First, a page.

If the LAD win it all will it count?

By: coachemup!



As you may have heard, the Los Angeles Dodgers have been trying to win a World Series since 1988.

They have won their division a franchise-record seven seasons in a row. And in each of those seasons they have found new and excruciating ways to get bounced from the playoffstime and again, while trying to take home the big prize.

It has been a strange time to be a Dodger fan. The Dodgers’ utter domination of the National League West for the better part of a decade has been one long halcyon dream. Each October has given way to nightmares. For a few weeks after every season ends, I find myself wondering if it truly is better to have loved and lost than to have never loved at all, or if Alfred Lord Tennyson is full of it.

October wounds never quite heal until a championship — or three — offer the antidote. So each season, Dodger fans begin with high hopes and fresh scabs, tender in places that could rip open again when the regular season ends and the real season begins.

Of course, this pandemic-shortened season is different in so many ways it’s hard to track fan emotions. Some are thrilled to have something to watch on television every night other than news of mounting death tolls and job losses. Some are uncomfortable and downright angry that Major League Baseball is conducting a season and perhaps taking COVID-19 tests away from the public to do so.

Given how weird the 2020 season will be, if MLB is able to complete its 60-game regular season and play all the way through the World Series, it’s hard to imagine any team’s fan base being irate that its team didn’t win it all. It’s Opening Day, and we still do not know where the Toronto Blue Jays will play their home games this year. In the hours leading up to the season’s first pitch between the Nationals and Yankees, we learned that Washington’s star outfielder Juan Soto tested positive for the coronavirus and will be out indefinitely. We also learned that the playoffs this season will expand from 10 to 16 (!) teams. That means more clubs will make the postseason than not this year, and any of the top-seeded teams could be eliminated in a scary three-game series immediately.

On the surface, expanded playoffs would seem to hurt the best teams in the game, including the Dodgers, Yankees, Twins and Nationals. But a glimpse into recent history shows that a little bit of grace may help them in the long run. The Dodgers may have won the NL West for the last seven seasons, but they enjoyed the division’s best record through the first 60 games only twice.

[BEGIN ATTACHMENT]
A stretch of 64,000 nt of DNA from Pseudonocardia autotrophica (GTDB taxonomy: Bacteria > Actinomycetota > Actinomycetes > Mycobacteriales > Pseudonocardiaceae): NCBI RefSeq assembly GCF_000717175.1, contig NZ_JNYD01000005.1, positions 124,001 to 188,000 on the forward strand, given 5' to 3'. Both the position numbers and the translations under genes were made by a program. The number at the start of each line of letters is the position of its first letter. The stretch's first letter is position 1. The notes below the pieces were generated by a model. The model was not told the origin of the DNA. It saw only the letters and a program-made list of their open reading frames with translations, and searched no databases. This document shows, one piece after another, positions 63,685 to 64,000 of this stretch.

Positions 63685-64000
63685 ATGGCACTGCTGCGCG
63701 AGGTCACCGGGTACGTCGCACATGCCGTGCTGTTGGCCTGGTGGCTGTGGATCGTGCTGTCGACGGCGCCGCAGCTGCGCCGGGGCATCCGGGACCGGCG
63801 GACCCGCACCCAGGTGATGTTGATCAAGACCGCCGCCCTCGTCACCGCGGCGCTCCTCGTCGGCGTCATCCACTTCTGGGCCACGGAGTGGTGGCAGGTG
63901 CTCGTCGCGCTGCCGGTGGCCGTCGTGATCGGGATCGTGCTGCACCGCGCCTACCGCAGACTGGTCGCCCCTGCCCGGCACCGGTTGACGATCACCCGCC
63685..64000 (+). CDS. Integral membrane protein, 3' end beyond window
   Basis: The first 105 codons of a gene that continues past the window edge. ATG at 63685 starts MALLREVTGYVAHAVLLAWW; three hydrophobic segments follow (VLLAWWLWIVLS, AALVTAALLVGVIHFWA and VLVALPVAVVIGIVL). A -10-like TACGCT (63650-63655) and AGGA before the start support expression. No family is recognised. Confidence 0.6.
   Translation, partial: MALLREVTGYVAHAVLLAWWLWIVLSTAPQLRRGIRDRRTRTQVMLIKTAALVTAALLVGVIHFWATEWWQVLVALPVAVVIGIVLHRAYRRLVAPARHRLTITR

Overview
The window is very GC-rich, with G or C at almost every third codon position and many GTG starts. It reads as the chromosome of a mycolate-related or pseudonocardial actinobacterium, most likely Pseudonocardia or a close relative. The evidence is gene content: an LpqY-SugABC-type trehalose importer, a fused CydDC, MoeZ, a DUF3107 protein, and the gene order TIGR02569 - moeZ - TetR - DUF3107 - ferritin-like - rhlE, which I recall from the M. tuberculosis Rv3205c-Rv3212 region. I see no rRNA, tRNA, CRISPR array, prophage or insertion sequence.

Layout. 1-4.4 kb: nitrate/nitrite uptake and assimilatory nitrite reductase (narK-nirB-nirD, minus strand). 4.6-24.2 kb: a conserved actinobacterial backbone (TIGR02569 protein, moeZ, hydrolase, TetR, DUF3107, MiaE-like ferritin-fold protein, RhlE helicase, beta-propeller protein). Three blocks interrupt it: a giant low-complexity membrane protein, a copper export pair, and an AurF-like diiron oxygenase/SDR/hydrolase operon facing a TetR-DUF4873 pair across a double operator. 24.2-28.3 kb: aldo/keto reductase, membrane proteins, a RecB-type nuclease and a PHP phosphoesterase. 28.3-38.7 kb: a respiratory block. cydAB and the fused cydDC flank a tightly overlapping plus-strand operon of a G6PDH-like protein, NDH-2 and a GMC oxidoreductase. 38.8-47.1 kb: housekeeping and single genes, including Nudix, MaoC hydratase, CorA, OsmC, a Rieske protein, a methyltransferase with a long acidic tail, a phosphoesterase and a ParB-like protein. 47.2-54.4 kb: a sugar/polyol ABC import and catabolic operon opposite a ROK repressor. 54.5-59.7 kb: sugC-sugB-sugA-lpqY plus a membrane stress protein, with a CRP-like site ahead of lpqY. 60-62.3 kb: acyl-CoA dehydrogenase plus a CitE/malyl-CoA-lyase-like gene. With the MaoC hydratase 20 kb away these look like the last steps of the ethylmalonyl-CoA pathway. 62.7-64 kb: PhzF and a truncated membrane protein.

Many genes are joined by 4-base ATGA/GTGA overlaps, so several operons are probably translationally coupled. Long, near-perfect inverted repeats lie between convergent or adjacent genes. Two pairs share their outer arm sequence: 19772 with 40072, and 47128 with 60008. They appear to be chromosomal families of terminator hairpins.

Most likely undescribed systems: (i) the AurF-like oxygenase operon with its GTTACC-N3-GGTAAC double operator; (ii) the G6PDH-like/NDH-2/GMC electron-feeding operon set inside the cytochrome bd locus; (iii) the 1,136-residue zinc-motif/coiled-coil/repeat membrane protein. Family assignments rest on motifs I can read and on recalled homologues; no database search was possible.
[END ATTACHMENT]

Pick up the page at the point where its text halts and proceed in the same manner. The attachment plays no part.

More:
2019: 41-19. First place in NL West. Seven games ahead of the next best team in the NL, Milwaukee. Lost in NL Division Series.

2018: 30-30. Third place in NL West. Ninth-best record in the National League. This team made it all the way to the World Series in 2018. But had that regular season only been 60 games, the Dodgers would not have made the playoffs.

2017: 35-25. Third place in the NL West. Fourth-best NL record. This team also made the World Series.

2016: 32-28. Second place in the NL West. Fifth-best in the NL. Wound up making the NL Championship Series.

2015: 35-25. First in the NL West. Second-best record in the National League. Lost in NLDS.

2014: 31-29. Second place in NL West. Fourth-best in NL. Lost in NLDS.

2013: 27-33. Last in NL West. 11th-best team in NL. Lost in NLCS.

During the Andrew Friedman era that began in 2015, the Dodgers have prided themselves on the kind of roster depth that allows them to withstand the injuries that always happen during a 162-game slog. As those marathon seasons crept into July, August and September, the club’s skilled reinforcements from the minor-league level were able to help kick the Dodgers’ play into another gear while other teams bit the dust. In seasons where they started slow, the Dodgers simply outlasted everyone to the finish.

This season will be a 60-game sprint. And while their lineup is arguably the toughest they’ve constructed in decades from one through nine (yes, there’s a designated hitter in the NL this year, too!), a three-game losing streak is more like a 10-game slide, and that should terrify the best teams especially. The worst teams have nothing to lose this year, and that should also terrify the best teams.

There will be some who say that any team that wins the World Series this year will bring home a championship with an asterisk, but I think that’s bollocks. The team that wins this year will be the team that gets the hottest in October. And isn’t that what happens every year?

The Dodgers do have good juju when it comes to strange seasons. In 1981, MLB players went on strike for six weeks in the middle of the season. Division winners of the first and second halves played each other in the first round of the playoffs. The Dodgers — who had won the NL West in the first half by going 36-21 — beat the Astros 3-2 in a five-game series in the first round, then squeaked by Montreal with a 3-2 series win to capture the pennant. They then won the World Series in six games over the Yankees.

The Dodgers played 110 regular-season games that season. That trophy carries no asterisk; that title carries no doubt.

If the Dodgers do finally win it all this year in a shortened season, it will be sad if the pandemic never allows fans to see games from a championship run in person. But winning a championship is never easy. And if the Astros don’t have to take an asterisk for 2017, no team should have to wear one this year.

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